Skip to Content

Companies receiving an unsolicited purchase offer should take precautions

August 28, 2017 Article 1 min read
Joanne Baginski Matt Petrucci
Buyers are looking at your business, even if it’s not for sale. These five steps can help prepare you whether you’re ready to say yes — or no. Read more at American City Business Journals.

Business person sitting at his desk looking out the window.

A growing number of middle market companies are receiving unsolicited offers to sell their business in an economy buoyed by strong corporate profits, low interest rates, and the ample availability of capital. But after receiving an unsolicited Letter of Intent, what should a chief executive do to drive the best deal possible?

 Getting an unsolicited offer can be very flattering, especially considering that multiples have soared to levels not seen since 2007, before the financial crisis. The offer can be more than an owner ever thought possible. Companies outperforming their peers will attract premium pricing. However, accepting the first and only offer may not be the right thing to do.Of course, not accepting an offer is very different than saying, “No.” Having received an offer, the chief executive should take a deep breath and request time to contemplate it, then consider these five steps:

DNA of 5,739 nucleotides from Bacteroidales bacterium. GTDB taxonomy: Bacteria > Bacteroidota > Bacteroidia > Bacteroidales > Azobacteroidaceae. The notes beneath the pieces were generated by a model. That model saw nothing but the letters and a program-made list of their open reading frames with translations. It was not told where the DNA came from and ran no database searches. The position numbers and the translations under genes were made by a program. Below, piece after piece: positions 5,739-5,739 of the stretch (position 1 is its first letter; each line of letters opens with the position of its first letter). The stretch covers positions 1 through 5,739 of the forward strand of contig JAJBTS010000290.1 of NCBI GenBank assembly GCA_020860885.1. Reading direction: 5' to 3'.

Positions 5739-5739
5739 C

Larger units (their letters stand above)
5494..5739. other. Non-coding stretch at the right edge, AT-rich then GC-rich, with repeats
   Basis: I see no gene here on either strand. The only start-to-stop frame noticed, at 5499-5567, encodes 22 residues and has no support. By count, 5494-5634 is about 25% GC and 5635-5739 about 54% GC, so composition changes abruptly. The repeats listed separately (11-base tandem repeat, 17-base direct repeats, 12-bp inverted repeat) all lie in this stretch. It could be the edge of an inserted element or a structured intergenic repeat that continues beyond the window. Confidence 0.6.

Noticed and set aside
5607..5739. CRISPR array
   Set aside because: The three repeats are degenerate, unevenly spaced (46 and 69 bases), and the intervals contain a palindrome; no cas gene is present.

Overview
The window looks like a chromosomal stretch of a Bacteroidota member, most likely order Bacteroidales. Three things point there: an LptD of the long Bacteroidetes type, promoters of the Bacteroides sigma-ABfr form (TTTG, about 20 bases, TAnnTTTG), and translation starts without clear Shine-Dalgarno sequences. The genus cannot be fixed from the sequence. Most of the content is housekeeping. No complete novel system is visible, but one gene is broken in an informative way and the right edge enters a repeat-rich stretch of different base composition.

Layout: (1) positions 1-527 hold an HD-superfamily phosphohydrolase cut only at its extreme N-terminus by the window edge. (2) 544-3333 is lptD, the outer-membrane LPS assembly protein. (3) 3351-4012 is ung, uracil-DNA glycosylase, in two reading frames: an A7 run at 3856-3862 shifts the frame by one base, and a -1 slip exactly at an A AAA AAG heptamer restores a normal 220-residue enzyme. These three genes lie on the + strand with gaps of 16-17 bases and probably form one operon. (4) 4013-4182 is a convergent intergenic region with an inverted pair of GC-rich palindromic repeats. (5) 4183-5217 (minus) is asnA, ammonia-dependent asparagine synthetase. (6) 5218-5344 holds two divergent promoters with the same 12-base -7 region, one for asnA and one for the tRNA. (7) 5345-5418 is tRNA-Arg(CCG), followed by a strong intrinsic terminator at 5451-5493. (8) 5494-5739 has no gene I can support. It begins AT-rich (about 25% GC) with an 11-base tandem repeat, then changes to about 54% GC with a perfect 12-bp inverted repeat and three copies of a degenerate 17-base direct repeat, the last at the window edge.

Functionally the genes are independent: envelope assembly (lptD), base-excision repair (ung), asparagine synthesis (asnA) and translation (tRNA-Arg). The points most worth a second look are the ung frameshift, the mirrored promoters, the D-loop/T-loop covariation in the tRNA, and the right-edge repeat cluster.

1. Know the value of your business: Knowing the fair value of your business in today’s market is crucial.
  2. Know your walk-away number: When the selling process begins with an unsolicited offer, many business owners may not have considered what number would lead them to say, “Yes.”
  3. Know your skeletons: All companies have skeletons in their closet, whether it’s an outstanding workers compensation dispute or a lingering lawsuit with a customer. Companies should resolve these issues, when possible, or reveal them to the buying side’s due diligence team as soon as possible, detailing how these problems can be mitigated.
  4. Hire the right team: Selling a company can distract management from the day-to-day operations of running a successful company, so establishing a professional team – an investment banker, an M&A attorney, and an accountant – will allow management to keep running the company so that value is not diminished while the professionals push for the best possible deal.
  5. Don’t be exclusive: Not so long ago, most Letter of Intent demanded exclusive negotiations – something private equity buyers still prefer. However, with demand for deals high, this remains a seller’s market where sellers increasingly can demand a non-exclusive negotiation clause.

Related Thinking

Private equity professionals use data analytics to optimize resources, reduce transaction risk, and streamline due diligence
January 5, 2024

Data analytics & due diligence: Key ways to drive value creation

Article 7 min read
Two business professionals walking down a set of steps together.
March 31, 2023

Six critical private equity due diligence considerations

White Paper 24 min read
Image of laptop screen with a chart displayed.
March 2, 2023

A solid IT and cyber strategy fuels strong platform growth

Article 9 min read